By the time we decided to abort the mission we were soaked. Kim dropped Jamie, Hanne, Jocelyn and me at Hilton's dock while he and Tamara went back to their boat. The four of us shared a taxi to Alberts tattoo shack.
Jamie wanted a classic Navy "fouled anchor" tattoo. But Hanna and Joce convinced him to replace the rope with a stylized hammer-head shark. The result was very cool. And certainly unique. The girls opted not to get tattoos just yet.
Since on my first visit I didn’t take any photos I took a few of Albert in action while Jamie tried to man-up to his first tat.
Albert, the tattoo artist.
Jamie getting his first tattoo while Hanne cheered him on.
Jamie relaxing after his ordeal with a closeup of his new ink
I spent a few nights carousing with Kim, Tamara, et al. But Kim is an Ausie and I just can't keep up with those Ausie when it comes to drinking beer; but I tried.
Jerry, Kim, Tamara, Jimmy, Chris, and Me at the Hilton very late one night.
Finally it was time to move on. Gonna miss Moorea. The people here are friendly and always ready with a smile and greeting, either in French or Polynesian.
02 October 2011 - Raiatea, just inside Rautoanui Pass
16 44.6 S 151 29.6 W
Trip: 116nm/ Total: 6216nm Eng: 2694hr
The passage from Moorea was an overnight trip; uneventful but not good sailing. Most of the trip was motorsailing (more motoring than sailing).
Once the sun had set I noticed the alternator light was lit on the engine panel. I tried the usual non-mechanic-that-I-am response of wiggling the wires to no avail. So I put off any further diagnostics till after I arrived in Raiatea.
During the early morning hours I was hit with repeated squalls. Rain and wind in considerable quantity. This resulted in repeatedly tucking in and shaking out the reefs in the main sail.
Once I turned north up along the western shore of Raiatea the wind was right on the nose. I dropped the main and used the staysail as a riding sail. The wind and waves were severe enough that I had to tack to make any headway. The 10-ft swell breaking on the reef created an amazing display of this force of nature. I tried taking pictures but they just don't capture the majesty of what I was watching. I'll try words:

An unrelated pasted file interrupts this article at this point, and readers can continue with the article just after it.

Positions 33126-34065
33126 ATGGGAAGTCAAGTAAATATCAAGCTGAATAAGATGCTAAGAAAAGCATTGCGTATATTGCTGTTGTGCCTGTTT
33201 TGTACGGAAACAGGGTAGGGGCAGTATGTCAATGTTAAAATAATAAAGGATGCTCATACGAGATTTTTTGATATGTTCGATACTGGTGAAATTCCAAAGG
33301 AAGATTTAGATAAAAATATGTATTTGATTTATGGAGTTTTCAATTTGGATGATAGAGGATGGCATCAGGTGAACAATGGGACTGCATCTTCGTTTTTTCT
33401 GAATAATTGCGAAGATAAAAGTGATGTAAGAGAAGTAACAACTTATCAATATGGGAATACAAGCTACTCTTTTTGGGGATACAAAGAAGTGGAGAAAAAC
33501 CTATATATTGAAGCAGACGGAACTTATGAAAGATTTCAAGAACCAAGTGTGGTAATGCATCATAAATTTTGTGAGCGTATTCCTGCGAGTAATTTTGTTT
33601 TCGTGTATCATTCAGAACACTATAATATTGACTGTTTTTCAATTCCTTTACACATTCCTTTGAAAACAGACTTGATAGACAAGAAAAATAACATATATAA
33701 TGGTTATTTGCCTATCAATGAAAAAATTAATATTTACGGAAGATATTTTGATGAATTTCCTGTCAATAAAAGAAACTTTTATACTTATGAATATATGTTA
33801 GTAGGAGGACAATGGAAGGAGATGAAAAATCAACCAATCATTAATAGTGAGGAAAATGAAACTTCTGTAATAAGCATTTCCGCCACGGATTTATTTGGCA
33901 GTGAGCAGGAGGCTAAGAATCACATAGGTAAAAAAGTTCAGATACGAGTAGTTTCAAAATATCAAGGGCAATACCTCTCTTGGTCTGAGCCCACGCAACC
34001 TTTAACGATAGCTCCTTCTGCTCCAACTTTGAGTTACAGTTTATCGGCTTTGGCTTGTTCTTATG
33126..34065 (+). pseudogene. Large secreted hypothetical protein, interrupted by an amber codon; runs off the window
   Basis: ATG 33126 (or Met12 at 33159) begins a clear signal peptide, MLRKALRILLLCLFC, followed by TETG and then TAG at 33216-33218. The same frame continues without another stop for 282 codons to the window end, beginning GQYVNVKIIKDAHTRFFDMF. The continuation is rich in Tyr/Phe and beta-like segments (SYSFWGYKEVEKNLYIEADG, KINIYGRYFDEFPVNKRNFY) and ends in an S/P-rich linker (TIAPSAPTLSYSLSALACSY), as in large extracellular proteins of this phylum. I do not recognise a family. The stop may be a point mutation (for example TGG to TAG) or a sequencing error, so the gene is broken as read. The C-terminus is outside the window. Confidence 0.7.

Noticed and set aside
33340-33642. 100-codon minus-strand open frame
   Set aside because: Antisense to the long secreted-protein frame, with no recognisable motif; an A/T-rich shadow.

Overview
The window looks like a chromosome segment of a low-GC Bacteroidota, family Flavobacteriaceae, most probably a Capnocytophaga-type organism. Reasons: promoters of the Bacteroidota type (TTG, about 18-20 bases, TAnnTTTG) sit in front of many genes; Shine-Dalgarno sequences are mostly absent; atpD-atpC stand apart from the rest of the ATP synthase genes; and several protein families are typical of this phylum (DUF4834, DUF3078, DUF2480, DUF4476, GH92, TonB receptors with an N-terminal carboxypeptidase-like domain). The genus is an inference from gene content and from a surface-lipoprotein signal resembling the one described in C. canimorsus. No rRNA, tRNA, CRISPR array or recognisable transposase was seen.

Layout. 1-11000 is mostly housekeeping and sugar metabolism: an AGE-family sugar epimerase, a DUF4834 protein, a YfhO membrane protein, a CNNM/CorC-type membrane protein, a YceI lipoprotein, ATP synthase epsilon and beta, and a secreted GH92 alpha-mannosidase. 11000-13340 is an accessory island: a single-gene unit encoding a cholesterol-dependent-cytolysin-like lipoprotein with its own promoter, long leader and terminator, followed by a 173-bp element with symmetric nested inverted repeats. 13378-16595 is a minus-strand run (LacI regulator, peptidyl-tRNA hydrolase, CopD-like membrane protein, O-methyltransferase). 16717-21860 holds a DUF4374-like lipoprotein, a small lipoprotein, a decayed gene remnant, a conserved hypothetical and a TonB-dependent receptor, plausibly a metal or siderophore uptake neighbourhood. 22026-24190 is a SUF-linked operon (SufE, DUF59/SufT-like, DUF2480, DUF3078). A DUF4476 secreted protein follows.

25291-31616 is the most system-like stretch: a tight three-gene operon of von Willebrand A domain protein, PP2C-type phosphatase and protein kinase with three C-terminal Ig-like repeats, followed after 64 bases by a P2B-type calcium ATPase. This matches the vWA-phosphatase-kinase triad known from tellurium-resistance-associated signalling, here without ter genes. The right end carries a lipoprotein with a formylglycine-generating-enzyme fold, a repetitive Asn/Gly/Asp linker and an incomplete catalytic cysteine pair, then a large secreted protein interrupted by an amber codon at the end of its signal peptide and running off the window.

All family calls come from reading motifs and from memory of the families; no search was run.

The swells were running from the SW, I was heading north along the western side of the island. So the swells rolled under Galena and headed over to the reef, which I was careful to keep about half a mile away. (Ron: I may have to take the title of "Capt Cautious" from you.) As Galena settled into the trough the size of the swell was demonstrated by the fact the all I could see was the back side of the swell. As the wave approached the reef it would begin to stand up. From the back side the top took on a turquoise, translucent look along the top edge. As the top became taller and thinner the wind, blowing hard from the north, began to blow the upper edge of the wave off of the base. A heavy mist blew off the wave until she tumbled on herself. At that point the wave exploded in a spectacular, churning white line that jumped at least fifty feet into the air. Now that I've read my meager attempt to explain what I saw perhaps a picture might have worked better after all.
The reef around Raiatea from about a half mile off. Looking for the pass.
There are three major passes into the lagoon on the west side of Raiatea. I was headed for the northernmost. Maneuvering through a pass in a reef is one of those high-anxiety events in cruising. I remember my first true reef pass. It was April of 2008 on my trip from Eleuthera to Little Harbor, Abaco, Bahamas. Big swells and narrow passes result in white knuckles and plan reevaluations.